I’ve received so much great advice. If I had to pick the best advice, it would be to make sure to cut the cow then centre them up in the middle of the pen because a good run starts there. What has been the highlight of your year so far?
Winning the circuit in both the $50,000 Am and the $35,000 Non Pro classes at the NMCHA Kenny Paul Memorial Cutting Horse show in September in Moriarity, NM. Have you had a low point?
I’ve certainly been in a “non-winning rut” from time to time. How did you get through it?
I remind myself how blessed I am to be doing this sport. And with such awesome people around to influence me, I am able to stay positive, keep it simple, and re-build back up from the basics.
Do you get nerves/anxiety in the show pen?
I have been both nervous and anxious in the past but I’m generally pretty calm.
If so, how do you deal with them?
I try to stay in the moment whereby I try to clear my head of the million niggly things swimming through it and just only think about a few things such as focusing on the cow, sitting the stop and waiting. What was the best advice you received in the show pen, or about cutting, in general?
Less is more. I often try too hard, and when I do this I can hear Mike Wood say: "you’re working harder than your horse!" This means to relax, ride my horse, sit the stop and wait; and let my horse do what he does best. What is one thing that you think you’ve conquered, or gotten a lot better at, this year?
Quitting the cow in a more professional manner versus yanking my hand up like I’m lucky that the cow quit me. What’s your best tip for balancing real life with hauling?
There are such good people in this sport. Spend some time with people you know, meet some new people, and enjoy the camaraderie and fellowship.
Pearse and his wife, Colleen, travel down the road and compete together.
What could you not live without at a cutting?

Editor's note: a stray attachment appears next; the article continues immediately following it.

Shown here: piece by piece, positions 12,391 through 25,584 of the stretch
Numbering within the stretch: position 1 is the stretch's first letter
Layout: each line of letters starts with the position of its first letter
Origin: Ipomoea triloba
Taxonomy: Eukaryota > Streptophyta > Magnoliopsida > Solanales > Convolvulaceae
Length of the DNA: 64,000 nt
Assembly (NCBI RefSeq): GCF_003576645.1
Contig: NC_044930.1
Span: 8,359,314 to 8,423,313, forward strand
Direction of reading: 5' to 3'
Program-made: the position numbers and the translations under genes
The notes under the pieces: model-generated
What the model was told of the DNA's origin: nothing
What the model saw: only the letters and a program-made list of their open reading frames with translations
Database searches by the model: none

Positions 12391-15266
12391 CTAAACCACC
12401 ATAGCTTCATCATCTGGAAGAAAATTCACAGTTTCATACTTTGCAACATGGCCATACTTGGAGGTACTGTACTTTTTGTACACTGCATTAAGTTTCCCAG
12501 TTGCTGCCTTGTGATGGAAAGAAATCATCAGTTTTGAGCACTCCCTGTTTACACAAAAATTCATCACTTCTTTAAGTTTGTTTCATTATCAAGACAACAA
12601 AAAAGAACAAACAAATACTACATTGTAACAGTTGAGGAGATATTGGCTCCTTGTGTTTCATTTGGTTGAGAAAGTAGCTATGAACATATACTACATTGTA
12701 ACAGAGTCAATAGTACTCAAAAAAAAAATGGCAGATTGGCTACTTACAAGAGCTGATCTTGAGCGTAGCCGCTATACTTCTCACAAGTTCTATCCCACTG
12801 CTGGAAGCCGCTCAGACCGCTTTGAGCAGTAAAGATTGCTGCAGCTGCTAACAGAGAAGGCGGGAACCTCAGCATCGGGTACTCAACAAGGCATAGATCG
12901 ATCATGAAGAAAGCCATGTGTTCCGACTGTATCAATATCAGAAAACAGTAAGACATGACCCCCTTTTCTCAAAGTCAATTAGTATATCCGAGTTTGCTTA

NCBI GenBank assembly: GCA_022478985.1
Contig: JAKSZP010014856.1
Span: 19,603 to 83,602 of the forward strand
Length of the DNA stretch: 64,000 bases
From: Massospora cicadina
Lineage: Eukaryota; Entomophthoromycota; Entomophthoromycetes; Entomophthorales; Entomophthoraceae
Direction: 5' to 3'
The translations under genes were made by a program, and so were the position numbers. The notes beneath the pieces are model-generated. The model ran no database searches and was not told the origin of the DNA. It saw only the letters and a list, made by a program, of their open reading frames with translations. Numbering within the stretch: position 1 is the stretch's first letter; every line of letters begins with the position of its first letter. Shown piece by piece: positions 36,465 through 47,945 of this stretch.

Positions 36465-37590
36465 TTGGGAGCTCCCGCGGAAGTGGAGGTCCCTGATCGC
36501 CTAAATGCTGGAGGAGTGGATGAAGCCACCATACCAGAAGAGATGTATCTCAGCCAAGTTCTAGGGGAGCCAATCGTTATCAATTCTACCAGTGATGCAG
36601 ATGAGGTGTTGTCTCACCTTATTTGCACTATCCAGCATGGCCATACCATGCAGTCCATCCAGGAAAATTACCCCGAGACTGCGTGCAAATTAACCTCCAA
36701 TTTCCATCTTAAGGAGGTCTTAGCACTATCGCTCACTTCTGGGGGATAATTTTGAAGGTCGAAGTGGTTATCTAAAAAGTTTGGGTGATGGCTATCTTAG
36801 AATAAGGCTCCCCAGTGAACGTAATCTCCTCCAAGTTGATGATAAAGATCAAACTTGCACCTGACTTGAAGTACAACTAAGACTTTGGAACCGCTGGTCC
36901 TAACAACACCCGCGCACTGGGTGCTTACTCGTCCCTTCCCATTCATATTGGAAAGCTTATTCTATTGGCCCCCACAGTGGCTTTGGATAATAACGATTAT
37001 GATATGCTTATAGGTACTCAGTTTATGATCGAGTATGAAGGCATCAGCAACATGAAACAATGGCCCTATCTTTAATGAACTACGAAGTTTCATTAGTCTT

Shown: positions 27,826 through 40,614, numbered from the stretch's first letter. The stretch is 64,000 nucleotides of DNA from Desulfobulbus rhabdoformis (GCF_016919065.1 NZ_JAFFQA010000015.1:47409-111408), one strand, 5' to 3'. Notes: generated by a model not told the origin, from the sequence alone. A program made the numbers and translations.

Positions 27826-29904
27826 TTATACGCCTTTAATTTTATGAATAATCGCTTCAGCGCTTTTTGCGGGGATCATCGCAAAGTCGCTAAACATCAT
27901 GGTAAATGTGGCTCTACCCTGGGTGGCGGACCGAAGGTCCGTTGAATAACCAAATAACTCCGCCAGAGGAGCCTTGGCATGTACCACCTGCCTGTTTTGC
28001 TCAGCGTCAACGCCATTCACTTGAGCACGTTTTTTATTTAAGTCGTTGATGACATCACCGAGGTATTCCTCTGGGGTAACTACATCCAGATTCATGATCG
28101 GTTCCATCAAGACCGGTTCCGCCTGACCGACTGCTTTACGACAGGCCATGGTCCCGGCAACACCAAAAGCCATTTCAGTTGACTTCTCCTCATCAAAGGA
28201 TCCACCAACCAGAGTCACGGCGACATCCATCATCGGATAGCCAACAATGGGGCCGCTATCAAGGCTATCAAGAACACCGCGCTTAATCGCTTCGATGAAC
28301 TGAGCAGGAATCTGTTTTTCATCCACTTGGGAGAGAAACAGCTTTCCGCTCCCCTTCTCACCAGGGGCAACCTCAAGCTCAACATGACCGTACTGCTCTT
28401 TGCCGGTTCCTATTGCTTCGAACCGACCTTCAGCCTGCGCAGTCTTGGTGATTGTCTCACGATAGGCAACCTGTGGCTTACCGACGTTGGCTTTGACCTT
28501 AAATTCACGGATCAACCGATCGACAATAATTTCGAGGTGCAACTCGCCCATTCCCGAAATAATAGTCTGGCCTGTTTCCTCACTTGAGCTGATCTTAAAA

It’s really great to haul and show with my wife Colleen. We get to experience the sport together, talk horses, support each other and keep each other more or less sane. What’s your number one tip for hauling down the road?
Don’t live and die on one run or even one show. It’s a long year and it’s the cumulative successes that count towards the Rider Earning’s. Bad runs happen so learn from them and move on. Have you had to haul pretty hard this year?
Many of our shows are near our second home in Arizona. However, we have thoroughly enjoyed showing in new places to us such as Amarillo and Waco, Tx. What is your favourite show to haul too, and why?
The AZCHA shows in Queen Creek, Arizona. It’s our home arena. It is usually sunny and warm. Footing is good. Awesome help in the pen. All the people are great and everybody has fun. If you could show to one song, what would it be?
Authority Song by John Mellancamp. Have you had an embarrassing moment in the show pen this year?
I am so thankful to the herd help that has helped me throughout the year, mainly: Les Bates, Cody Lamont, Todd Adolf, and Scott Raftery in addition to Mike Wood. And, I do get new help from time to time which is also very much appreciated. They not only point out good cows and help with the herd but they provide great advice. Anyway, sometimes I am so focused on my ride, I forget who has helped me. By the time I finish my run, turn my horse, and leave the pen, the turn back riders have often left the pen. This is particularly embarrassing to me because: 1. They were standing right there a minute ago. 2. I truly wish to acknowledge their helpfulness and 3. I can be such an idiot sometimes.
Looking towards world finals, what are you most excited about?
I’m excited to get out into the big pen, march out a few good cows and see if I can’t use my cumulative knowledge to have the funnest ride of my life. What do you plan to show in next year?
Next year I hope to show in the $5,000 Novice Horse Non Pro. What are your goals for next year?
My goal for next year is to be a better show person in order to showcase my awesome horse!